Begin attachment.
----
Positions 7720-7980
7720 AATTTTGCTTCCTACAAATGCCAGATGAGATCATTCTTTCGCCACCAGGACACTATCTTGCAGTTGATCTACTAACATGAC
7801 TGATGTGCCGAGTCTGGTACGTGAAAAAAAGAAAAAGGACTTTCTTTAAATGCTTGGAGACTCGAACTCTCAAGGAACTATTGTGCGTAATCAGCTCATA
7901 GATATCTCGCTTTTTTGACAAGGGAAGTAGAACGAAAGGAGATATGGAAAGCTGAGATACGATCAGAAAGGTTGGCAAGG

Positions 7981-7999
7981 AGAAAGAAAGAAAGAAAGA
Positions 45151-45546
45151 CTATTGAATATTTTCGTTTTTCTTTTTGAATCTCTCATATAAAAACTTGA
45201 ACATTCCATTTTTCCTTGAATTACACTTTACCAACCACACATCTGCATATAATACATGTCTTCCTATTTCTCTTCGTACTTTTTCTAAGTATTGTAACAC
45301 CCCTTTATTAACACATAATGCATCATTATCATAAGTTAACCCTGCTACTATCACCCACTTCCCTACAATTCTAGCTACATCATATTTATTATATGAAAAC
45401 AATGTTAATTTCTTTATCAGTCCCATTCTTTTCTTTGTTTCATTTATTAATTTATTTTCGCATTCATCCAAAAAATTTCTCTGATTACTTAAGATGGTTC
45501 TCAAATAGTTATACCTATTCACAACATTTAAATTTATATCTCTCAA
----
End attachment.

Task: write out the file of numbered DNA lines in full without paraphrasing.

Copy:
Positions 7720-7980
7720 AATTTTGCTTCCTACAAATGCCAGATGAGATCATTCTTTCGCCACCAGGACACTATCTTGCAGTTGATCTACTAACATGAC
7801 TGATGTGCCGAGTCTGGTACGTGAAAAAAAGAAAAAGGACTTTCTTTAAATGCTTGGAGACTCGAACTCTCAAGGAACTATTGTGCGTAATCAGCTCATA
7901 GATATCTCGCTTTTTTGACAAGGGAAGTAGAACGAAAGGAGATATGGAAAGCTGAGATACGATCAGAAAGGTTGGCAAGG

Positions 7981-7999
7981 AGAAAGAAAGAAAGAAAGA
Positions 45151-45546
45151 CTATTGAATATTTTCGTTTTTCTTTTTGAATCTCTCATATAAAAACTTGA
45201 ACATTCCATTTTTCCTTGAATTACACTTTACCAACCACACATCTGCATATAATACATGTCTTCCTATTTCTCTTCGTACTTTTTCTAAGTATTGTAACAC
45301 CCCTTTATTAACACATAATGCATCATTATCATAAGTTAACCCTGCTACTATCACCCACTTCCCTACAATTCTAGCTACATCATATTTATTATATGAAAAC
45401 AATGTTAATTTCTTTATCAGTCCCATTCTTTTCTTTGTTTCATTTATTAATTTATTTTCGCATTCATCCAAAAAATTTCTCTGATTACTTAAGATGGTTC
45501 TCAAATAGTTATACCTATTCACAACATTTAAATTTATATCTCTCAA